Justia International Law Opinion Summaries

Articles Posted in US Court of Appeals for the Federal Circuit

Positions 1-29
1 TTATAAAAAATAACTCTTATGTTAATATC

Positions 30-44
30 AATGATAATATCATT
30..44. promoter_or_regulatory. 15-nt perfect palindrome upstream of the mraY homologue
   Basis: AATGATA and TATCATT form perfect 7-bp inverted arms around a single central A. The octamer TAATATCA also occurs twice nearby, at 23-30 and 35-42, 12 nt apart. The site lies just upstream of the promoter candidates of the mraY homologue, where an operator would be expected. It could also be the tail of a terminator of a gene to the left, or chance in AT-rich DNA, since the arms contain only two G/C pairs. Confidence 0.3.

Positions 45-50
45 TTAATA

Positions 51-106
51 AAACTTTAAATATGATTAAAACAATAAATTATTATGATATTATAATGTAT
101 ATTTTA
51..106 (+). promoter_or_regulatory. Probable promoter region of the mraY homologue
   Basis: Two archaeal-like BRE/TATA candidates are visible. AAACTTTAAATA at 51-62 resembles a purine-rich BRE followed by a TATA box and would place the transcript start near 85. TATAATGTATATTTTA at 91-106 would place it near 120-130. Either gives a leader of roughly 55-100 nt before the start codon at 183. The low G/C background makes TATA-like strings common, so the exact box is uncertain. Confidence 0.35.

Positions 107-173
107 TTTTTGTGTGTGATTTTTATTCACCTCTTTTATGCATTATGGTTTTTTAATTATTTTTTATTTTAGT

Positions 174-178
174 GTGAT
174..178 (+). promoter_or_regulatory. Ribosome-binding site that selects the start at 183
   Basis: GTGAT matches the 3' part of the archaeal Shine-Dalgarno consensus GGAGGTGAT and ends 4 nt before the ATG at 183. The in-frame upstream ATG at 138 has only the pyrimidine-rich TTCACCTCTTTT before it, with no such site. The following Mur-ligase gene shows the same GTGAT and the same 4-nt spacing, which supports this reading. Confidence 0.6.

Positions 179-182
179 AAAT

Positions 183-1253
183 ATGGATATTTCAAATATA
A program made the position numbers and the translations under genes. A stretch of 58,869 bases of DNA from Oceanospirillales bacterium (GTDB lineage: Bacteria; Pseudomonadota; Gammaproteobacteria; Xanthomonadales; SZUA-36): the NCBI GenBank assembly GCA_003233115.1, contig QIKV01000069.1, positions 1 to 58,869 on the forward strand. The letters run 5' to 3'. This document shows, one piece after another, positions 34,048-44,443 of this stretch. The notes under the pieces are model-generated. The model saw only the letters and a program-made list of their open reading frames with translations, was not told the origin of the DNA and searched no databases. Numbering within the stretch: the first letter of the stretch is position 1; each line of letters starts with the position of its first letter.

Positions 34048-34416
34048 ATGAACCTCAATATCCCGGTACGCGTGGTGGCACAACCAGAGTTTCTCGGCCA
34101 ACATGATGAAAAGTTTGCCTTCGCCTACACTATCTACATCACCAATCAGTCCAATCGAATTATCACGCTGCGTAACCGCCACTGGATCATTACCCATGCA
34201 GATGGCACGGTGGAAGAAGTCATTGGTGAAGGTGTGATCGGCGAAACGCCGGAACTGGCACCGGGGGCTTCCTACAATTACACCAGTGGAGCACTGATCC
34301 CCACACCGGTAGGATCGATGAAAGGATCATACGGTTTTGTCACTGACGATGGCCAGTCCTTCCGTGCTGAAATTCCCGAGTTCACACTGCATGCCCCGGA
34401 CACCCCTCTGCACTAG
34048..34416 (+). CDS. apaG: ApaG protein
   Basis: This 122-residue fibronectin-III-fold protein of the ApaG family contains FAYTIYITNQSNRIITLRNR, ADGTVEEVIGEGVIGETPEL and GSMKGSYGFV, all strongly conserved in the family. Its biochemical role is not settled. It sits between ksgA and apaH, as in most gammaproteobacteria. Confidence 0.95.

Stellar and Allied are American companies. Stellar sent Allied's Mexican distributors notice letters accusing them of infringing Stellar’s Mexican Patent. Allied manufactures the accused products in the U.S., which are then sold in Mexico by the distributors. Allied sells the same product in the U.S. under a different name. Allied’s U.S. counsel responded to Stellar’s notice letters on behalf of the distributors, arguing that the products did not infringe. Stellar did not respond but filed infringement actions in Mexico. Allied then sought a declaratory judgment against Stellar in the Southern District of Florida, of non-infringement, invalidity, unenforceability due to inequitable conduct, and tortious interference with business relationships. The district court dismissed for lack of subject matter jurisdiction, stating: “Stellar’s decision to enforce its Mexican patent under Mexican law against separate entities cannot, without further affirmative action by Stellar, create an actual controversy with Allied with regard to its U.S. Patent,” and that the complaint was “devoid of any allegations that Stellar has done anything to give Allied a reasonable belief that Stellar intends to enforce its 974 Patent in the United States.” The Federal Circuit affirmed. Stellar’s actions do not create a justiciable case or controversy. View "Allied Mineral Products, Inc. v. OSMI, Inc." on Justia Law